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Jakarta Post

Rizieq hands himself over to Jakarta Police for questioning amid arrest warning

  • News Desk

    The Jakarta Post

Jakarta   /   Sat, December 12, 2020   /   04:22 pm
Rizieq hands himself over to Jakarta Police for questioning amid arrest warning Islam Defenders Front (FPI) leader Rizieq Shihab arrives at the Jakarta Police headquarter in Jakarta on Saturday. Rizieq, along with five other FPI members, were named as suspects for holding crowd-pulling events in his house and at the group’s headquarters in Petamburan, Central Jakarta, in breach of COVID-19 health protocols last month. (JP /JP/Seto Wardhana.)

Nearly a week after the fatal incident that killed six of his supporters, Islam Defenders Front (FPI) leader Rizieq Shihab voluntarily went to the Jakarta Police headquarters on Saturday to fulfill a police summons for questioning in a case in which he has been named a suspect for allegedly violating COVID-19 health protocols.

Jakarta Police spokesman Sr. Cmr. Yusri Yunus said Rizieq had handed himself over to the police as they had not sent a summons to him on Saturday.

“He was afraid he would be arrested, so he came here. We did not summons him [today]. We warned that we would arrest him,” Yusri said as reported by

He added that it would depend on investigators questioning Rizieq whether or not the cleric would be detained.

Rizieq arrived at the Jakarta Police headquarters on Saturday morning accompanied by several FPI members, including secretary-general Munarman and the group’s attorney, Azis Yanuar.

Speaking to reporters, he said he was healthy and ready for police questioning.

“By the blessings of Allah, today I can be present at the Jakarta Police headquarters to [cooperate with] the investigation according to the law,” Rizieq said on Saturday as reported by Kompas TV.

Read also: Crowd gatherings kill people, Jakarta Police chief says amid outcry over deaths of FPI members

He denied that he had been in hiding, saying he had been staying at his Islamic boarding school in Megamendung, Bogor, West Java, with occasional visits to the Sentul area and his house, as well as FPI’s headquarters in Petamburan, Central Jakarta, to see his children and grandchildren.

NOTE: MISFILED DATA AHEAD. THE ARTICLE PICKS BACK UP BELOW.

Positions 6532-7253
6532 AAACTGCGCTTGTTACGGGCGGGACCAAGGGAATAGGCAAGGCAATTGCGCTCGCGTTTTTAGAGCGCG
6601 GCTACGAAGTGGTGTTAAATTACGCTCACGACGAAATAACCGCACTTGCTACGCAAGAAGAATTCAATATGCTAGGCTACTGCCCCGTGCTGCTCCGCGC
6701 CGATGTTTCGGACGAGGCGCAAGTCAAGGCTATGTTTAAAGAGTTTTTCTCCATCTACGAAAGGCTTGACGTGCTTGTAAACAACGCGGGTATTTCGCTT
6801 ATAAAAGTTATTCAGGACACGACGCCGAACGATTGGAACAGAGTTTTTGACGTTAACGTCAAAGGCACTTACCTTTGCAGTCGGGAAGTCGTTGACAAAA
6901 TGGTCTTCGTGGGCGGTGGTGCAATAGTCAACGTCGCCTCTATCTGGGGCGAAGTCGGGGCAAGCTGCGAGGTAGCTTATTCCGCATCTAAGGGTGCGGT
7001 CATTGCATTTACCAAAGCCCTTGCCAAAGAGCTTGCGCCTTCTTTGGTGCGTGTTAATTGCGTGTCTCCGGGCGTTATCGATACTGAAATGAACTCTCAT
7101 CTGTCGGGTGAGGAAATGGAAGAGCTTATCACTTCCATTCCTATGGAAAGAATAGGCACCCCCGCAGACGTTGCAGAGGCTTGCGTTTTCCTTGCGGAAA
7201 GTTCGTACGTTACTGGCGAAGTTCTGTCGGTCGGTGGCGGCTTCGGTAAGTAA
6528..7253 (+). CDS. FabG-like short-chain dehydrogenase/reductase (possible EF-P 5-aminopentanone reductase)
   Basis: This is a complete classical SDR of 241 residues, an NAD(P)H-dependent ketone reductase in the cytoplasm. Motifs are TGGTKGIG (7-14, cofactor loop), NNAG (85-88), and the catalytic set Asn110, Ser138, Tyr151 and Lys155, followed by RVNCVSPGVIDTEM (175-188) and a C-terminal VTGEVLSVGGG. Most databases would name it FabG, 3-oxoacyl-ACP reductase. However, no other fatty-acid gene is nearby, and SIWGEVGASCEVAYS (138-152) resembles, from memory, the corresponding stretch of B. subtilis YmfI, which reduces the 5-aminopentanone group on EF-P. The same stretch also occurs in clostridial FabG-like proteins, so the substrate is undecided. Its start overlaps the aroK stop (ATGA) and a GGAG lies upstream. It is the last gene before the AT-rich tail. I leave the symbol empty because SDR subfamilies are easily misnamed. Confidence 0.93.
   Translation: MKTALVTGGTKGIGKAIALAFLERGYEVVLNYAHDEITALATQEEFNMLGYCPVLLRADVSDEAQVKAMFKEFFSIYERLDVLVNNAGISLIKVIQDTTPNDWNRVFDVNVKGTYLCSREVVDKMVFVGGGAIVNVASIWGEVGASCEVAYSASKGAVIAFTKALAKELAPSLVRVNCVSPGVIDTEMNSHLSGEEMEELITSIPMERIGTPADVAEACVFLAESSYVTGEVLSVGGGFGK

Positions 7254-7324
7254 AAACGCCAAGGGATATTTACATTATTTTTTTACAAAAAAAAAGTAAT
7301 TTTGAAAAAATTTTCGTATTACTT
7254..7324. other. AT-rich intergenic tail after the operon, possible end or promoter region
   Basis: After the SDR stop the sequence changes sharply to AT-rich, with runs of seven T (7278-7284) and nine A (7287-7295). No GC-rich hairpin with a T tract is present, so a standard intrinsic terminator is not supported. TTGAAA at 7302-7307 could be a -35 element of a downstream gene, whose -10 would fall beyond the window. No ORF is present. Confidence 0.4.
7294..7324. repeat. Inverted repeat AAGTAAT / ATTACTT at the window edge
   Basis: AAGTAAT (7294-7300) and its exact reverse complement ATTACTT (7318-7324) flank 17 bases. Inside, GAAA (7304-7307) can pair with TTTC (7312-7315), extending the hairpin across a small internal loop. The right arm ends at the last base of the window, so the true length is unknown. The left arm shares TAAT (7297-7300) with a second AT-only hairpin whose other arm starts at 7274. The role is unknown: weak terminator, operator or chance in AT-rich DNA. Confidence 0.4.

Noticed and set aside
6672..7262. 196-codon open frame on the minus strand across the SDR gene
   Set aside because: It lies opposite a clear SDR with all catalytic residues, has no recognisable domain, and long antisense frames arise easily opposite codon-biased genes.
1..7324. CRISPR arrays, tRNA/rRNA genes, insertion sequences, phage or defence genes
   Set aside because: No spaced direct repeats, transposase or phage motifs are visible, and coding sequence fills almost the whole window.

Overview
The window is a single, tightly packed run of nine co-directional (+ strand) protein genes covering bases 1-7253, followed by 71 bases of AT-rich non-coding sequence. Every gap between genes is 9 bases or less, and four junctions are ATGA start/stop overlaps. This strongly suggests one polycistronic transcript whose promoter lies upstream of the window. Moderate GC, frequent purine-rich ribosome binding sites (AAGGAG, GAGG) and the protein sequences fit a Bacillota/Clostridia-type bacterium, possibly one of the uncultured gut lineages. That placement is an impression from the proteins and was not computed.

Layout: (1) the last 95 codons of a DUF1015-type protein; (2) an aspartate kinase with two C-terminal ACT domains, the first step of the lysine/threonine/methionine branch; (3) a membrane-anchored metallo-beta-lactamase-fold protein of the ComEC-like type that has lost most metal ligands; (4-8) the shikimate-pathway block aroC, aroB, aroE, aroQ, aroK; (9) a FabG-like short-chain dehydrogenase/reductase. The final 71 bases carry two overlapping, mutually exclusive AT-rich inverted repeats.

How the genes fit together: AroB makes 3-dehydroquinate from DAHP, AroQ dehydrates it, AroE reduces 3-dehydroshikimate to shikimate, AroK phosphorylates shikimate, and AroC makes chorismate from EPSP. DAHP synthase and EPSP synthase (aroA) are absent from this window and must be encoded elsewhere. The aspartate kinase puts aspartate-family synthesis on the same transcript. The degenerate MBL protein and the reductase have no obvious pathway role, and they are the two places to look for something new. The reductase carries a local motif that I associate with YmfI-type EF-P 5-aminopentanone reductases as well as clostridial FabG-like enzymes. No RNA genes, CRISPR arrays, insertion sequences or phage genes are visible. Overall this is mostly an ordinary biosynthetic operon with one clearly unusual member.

The Jakarta Police had named him and five other FPI members suspects on Thursday. They were all charged for holding events that pulled in thousands of people last month, defying health protocols amid the ongoing COVID-19 pandemic.

The police previously threatened to arrest the controversial cleric as he had failed to fulfill two summonses for questioning.

Azis said the decision to come to the police was made by Rizieq himself as he aimed to be cooperative in law enforcement efforts.

“God willing, he [Rizieq] is ready for all possibilities [including being detained],” Aziz said.

Rizieq and the five other suspects may be charged under Article 160 of the Criminal Code (KUHP) on the incitement of criminal acts, which can lead to up to six years in prison, as well as Article 216, which stipulates a prison sentence of up to four months and two weeks for those found guilty of obstructing law enforcement efforts.

Rizieq was once again in the spotlight following his controversial return to Indonesia last month, after more than three years in self-imposed exile in Saudi Arabia. His homecoming was welcomed by thousands of supporters who thronged the Soekarno-Hatta International Airport in Tangerang, Banten, as well as his residence and FPI headquarters in Petamburan.

The group later held a Maulid (Prophet Muhammad’s birthday) celebration and the wedding of Rizieq’s daughter on Nov. 15. Both events drew thousands of people and initiated the police investigation over Rizieq and the FPI’s alleged breach of COVID-19 health protocols.

Read also: Families of slain FPI supporters speak out as police name Rizieq suspect

In a turn of events, the police shot dead six of his bodyguards on Monday during an alleged altercation at a section of the Jakarta-Cikampek toll road. Investigators had reportedly been tailing him and his entourage because of a tip claiming Rizieq and his followers were planning to evade police questioning, which is considered obstruction of justice.

Both the police and the FPI issued different accounts of the incident, with the police arguing that the officers defended themselves from a life-threatening attack launched by FPI members. The group, in contrast, claimed that none of its members had been carrying weapons and the shooting had violated police protocols.

The incident stoked speculations and public outcry over alleged mishandling by the police. A video began circulating on social media showing a shootout between two groups, claimed to be footage of the incident. However, it was later proven to be a shooting that had taken place at La Judea square in El Santuario, Anrioquia, Colombia, South America, in January.

The National Police Criminal Investigation Department (Bareskrim) has also requested the Jakarta Police to investigate and bring to justice the individuals who had spread the “hoax” video.

“We have ordered regional police headquarters to probe all fake news,” National Police spokesman Insp. Gen. Argo Yuwono said on Friday, reported. (ami)